By Stephen Starkie, Group Lead - Software
In part one of this two-part blog series, we looked at the field of digital health, and how we at eg define it. I tried to work through the jargon surrounding it and explain exactly what Digital Health products are and where they are going. In this part I will address some of the things you should think about on your route to market. I am not going to talk in depth about the regulations or standards, but rather the problems we see, that clients often miss.
If you are considering how to develop a Digital Health product, here are the areas that can be difficult:
Consider the whole system
Often a good idea can be developed in isolation and its usefulness not fully realised. We see this a lot, because often our clients have come up with a great idea from new scientific understanding. Naturally, they concentrate on the clever nugget of potential Intellectual Property that drives the new device. However, considering the whole system leads to a much better, and potentially more valuable, product. For instance, questions such as; Who are the users? How does a user interact with the system? How are they and the clinician (or anybody else important) going to access the results? Would a system be used more or completed better if it has an element of entertainment, progress or reward that engages the user? This is often called gamification, but really it is part of proper study of Human Factors. Consider social media – not in a forced way, but how it might genuinely help. Could you help your patients and clinicians by developing a network effect and keeping people in contact at critical times? This has become particularly important over the last year, when seeing clinicians and patients face-to-face has become much harder. Considering the Whole System actually helps to tease out all the other pain points…
Consider the it systems
Hospitals are (quite rightly) paranoid about information security and so putting a device on their networks takes a lot of bureaucracy and time. I have seen big pieces of diagnostic equipment that have sat idle in a clinic for two years waiting to be connected. Because of this, we are seeing devices becoming less reliant on site-infrastructure such as Ethernet, WiFi or Bluetooth to a PC and instead incorporating their own communications using the newly emerging 5th generation (5G) mobile data standards. This means that devices can be used in hospitals (though some still worry about interference with critical equipment, which frankly should have been designed to better comply with Electromagnetic Compatibility or EMC standards and regulations), local clinics or at home by anyone without having to understand how such gadgets are connected. They communicate with cloud servers rather than Hospital Information Systems which opens up access to clinicians and patients wherever they are. It also means that the data is yours…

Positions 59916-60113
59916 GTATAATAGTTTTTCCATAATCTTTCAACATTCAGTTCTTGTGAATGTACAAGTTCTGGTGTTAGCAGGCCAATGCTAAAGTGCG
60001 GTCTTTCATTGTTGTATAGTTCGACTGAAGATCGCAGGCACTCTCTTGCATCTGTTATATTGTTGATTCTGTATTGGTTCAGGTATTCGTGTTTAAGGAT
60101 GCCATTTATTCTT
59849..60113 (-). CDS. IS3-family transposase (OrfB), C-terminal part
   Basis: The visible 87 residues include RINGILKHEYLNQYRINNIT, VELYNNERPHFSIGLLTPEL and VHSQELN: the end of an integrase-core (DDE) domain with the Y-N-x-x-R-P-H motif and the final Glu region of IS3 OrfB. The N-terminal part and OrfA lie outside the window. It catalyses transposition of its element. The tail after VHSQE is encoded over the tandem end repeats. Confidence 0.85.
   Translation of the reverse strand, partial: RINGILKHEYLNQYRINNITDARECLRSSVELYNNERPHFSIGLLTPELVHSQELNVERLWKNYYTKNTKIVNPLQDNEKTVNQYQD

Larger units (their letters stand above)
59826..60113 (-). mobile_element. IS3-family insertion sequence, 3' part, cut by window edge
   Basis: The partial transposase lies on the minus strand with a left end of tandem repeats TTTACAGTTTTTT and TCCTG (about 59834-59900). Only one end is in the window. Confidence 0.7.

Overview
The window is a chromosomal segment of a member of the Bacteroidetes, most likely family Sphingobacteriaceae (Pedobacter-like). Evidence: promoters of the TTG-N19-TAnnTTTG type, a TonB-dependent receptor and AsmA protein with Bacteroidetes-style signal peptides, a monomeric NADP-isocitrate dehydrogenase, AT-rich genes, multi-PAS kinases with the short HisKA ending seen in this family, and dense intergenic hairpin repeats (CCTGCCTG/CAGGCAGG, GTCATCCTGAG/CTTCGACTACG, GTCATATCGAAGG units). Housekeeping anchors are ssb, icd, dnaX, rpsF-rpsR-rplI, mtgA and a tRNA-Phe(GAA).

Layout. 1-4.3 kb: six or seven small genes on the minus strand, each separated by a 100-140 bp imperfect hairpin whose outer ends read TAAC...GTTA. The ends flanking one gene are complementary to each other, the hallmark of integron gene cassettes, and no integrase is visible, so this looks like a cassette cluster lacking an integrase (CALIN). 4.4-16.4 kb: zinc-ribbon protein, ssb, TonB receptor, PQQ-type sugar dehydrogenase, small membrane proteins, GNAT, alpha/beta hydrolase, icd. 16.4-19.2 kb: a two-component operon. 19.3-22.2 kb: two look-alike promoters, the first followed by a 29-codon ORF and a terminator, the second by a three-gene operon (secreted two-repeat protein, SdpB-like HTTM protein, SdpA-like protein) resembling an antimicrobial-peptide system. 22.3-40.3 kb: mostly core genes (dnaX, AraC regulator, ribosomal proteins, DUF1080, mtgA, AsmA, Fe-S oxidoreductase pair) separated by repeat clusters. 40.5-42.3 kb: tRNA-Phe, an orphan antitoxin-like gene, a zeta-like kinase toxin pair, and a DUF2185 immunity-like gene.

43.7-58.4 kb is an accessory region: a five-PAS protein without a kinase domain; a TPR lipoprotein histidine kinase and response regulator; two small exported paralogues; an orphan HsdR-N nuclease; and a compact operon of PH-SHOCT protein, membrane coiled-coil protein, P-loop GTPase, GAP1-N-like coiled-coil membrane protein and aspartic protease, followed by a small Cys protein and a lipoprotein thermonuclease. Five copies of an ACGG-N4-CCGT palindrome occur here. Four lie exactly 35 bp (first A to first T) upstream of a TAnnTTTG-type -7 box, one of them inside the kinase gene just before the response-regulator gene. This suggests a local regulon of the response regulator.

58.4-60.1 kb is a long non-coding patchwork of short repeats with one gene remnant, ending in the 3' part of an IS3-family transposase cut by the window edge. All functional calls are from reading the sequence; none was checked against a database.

Own the data and use it
A good idea may just be the enabler for a business built on data. This might not be just the clinical data – the rise of social media also means that there is psychological data and treatment. With the rise of machine learning and artificial intelligence techniques, we are getting better and better at extracting information from data; but you need a lot of it and it is valuable. Sometimes we see people realise, somewhat vaguely, that they need the data and so design a ‘bucket’ into to which they ‘throw’ everything, hoping that clever algorithms (magic!) will sort it all out later. This has significant problems when searching, retrieving and running analyses on such data due to the way computational algorithms scale. Carefully designing your data solution from the outset will reap rewards later as the size of your data grows. Of course, if the data is valuable, it also means that it is attracting regulation (think of the GDPR and ISO 2700x) and potential attacks…
This is a minefield and the rule is, ‘never roll your own’! There are frameworks and design patterns that can be used all the way up from embedded microcontrollers, through mobile applications, to desktop applications and into server processes. These can be helped by understanding your workflow and data structures early and paying heed to the whole system design. At eg, we consider Human Factors to be essential to the design process and an important basis for considering security.
As I touched on in part one of this article, no-one wants medical devices to be unsafe or insecure (which can amount to the same thing), so there are plenty of regulations surrounding them. It all falls under the umbrella of the ISO 13485 harmonised standard and the main authorities – the FDA in the US, the MHRA and new UKCA in the UK and the Medical Device Regulation and CE mark in Europe. Depending on the application of the device, there are then other standards that need to be applied, such as ISO 60601 (and the relevant parts) for a Medical Device or ISO 61010 for a diagnostic device, as well as any domain-specific standards. Often hidden, is the extra regulation covering radio devices (cellular, WiFi or Bluetooth) and it is worth understanding these early in the development to allow for testing and certification.
At eg, the route to market is well-trodden. We know all these hurdles and apart from the clinical validation (you will need medical professionals to carry out clinical trials) we can help with the mechanical, electronic and software design (and implementation), regulatory aspects, risk management, technical file preparation and transfer to small-scale or volume manufacture.
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